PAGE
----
What would be the specific conditions required for a planet to be a more ideal version of Earth?

I want the world to have a much larger proportion of land covered by lush jungle and forest ecosystems with only a very small fraction of the world populated by human-esque people.

It would be in a galaxy with a G star similar to our sun.

Would the conditions be almost identical to earth or are there any subtle or non-subtle improvements that could be made in any of earth's properties (atmosphere, geometry, etc.) that would provide a more suitable world for nature to thrive.

  • $\begingroup$ In this case you quickly received an answer that is very good but in general it is best to wait some time, perhaps a day, before accepting an answer as "The Answer." It is possible that there are other people who had not yet seen your question who could provide a more suitable answer, or perhaps a similar but more detailed answer. $\endgroup$ – krb Jul 24 '19 at 23:41

In astrobiology, this concept is known as the 'Superhabitable Planet'.

Such a planet would be more massive than Earth, up to about 2.5 Earth masses. This additional mass provides shallower oceans, and lower topography. Additionally, it is likely that this feature will be paired with a thicker atmosphere, which distributes the warmth received from insolation more evenly from the equator to the poles.

The star that such a planet orbits would more suitably be a K-class orange dwarf. These stars emit much less UV radiation, and have longer lifespans. Additionally, the habitable zone around such a star doesn't move so much during the lifetime of the star, so over a long timescale, the planet's climate will be more stable.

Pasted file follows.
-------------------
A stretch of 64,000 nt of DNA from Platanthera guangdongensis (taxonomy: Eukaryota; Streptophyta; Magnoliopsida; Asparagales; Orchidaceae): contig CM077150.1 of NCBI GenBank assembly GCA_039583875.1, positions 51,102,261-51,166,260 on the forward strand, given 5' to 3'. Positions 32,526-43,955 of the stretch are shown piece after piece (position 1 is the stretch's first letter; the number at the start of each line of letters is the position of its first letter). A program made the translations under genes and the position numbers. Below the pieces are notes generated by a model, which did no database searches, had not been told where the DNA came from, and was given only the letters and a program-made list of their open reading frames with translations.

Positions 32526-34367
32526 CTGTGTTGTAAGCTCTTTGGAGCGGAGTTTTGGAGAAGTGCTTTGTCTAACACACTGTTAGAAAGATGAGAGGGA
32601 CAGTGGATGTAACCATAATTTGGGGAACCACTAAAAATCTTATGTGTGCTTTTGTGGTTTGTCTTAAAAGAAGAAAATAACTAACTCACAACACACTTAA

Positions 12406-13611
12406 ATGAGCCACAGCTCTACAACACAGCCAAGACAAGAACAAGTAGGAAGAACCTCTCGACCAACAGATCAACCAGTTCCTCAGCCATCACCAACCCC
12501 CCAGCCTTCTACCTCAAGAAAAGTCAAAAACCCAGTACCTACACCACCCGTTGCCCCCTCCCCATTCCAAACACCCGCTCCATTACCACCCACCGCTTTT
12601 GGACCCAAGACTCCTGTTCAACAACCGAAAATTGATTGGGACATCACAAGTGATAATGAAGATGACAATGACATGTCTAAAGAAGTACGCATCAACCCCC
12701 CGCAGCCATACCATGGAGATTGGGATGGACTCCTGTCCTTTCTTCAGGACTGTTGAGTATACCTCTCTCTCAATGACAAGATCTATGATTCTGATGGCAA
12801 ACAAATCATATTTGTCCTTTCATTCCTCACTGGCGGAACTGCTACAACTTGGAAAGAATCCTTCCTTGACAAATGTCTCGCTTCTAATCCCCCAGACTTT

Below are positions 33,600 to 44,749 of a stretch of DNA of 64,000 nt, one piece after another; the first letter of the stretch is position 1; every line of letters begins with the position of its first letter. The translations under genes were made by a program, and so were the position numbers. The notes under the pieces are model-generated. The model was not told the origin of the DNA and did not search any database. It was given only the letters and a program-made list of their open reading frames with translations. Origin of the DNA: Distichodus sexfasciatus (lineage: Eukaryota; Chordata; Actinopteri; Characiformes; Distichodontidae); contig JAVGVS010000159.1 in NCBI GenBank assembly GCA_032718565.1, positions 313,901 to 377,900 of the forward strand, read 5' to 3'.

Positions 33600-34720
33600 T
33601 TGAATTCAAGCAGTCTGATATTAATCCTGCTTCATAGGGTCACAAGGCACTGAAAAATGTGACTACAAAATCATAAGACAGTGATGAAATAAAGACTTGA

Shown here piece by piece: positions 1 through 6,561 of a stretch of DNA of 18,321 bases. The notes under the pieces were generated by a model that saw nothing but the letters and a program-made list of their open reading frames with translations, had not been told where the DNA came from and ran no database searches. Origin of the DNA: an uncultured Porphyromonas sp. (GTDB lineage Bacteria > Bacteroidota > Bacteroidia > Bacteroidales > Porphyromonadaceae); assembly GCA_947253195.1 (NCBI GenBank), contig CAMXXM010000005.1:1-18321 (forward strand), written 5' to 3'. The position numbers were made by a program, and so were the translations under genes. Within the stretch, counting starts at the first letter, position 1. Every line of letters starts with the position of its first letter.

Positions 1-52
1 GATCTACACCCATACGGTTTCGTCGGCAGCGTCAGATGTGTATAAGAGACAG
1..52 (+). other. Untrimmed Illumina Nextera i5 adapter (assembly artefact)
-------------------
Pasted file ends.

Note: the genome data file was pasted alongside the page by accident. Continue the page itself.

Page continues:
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  • $\begingroup$ Most astrobiologists consider Earth to be on the inside edge of the habitable zone, so I'm not sure a thicker atmosphere at Earth's orbital radius would be a good thing. At Mars' orbit though it'd probably be good. $\endgroup$ – stix Jul 24 '19 at 21:21
  • $\begingroup$ @stix for a dimmer K-class star, this orbit should be good. $\endgroup$ – Alexander Jul 24 '19 at 21:25
  • $\begingroup$ @stix Being more centred in the habitable zone would probably be nice. i.e a touch further out. $\endgroup$ – Arkenstein XII Jul 24 '19 at 21:43
  • $\begingroup$ True. It's also important to keep in mind the habitable zone changes over time. Astrobiologists are still trying to figure out how the Earth could have been in a habitable zone 4 billion years ago when life arose, given how much colder the Sun would have been, and in another few hundred million years, the Sun's output will be too hot for Earth. $\endgroup$ – stix Jul 24 '19 at 21:45
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    $\begingroup$ @M.A.Golding Having done some further reading on the topic, I can only conclude that this is very much an open topic in the field of Exoplanet science. Tackley et al. 2012 (Mantle Dynamics in Super-Earths) suggests that massive planets greater than 2 Earth-masses would in fact have highly convective deep mantles. $\endgroup$ – Arkenstein XII Jul 25 '19 at 23:44

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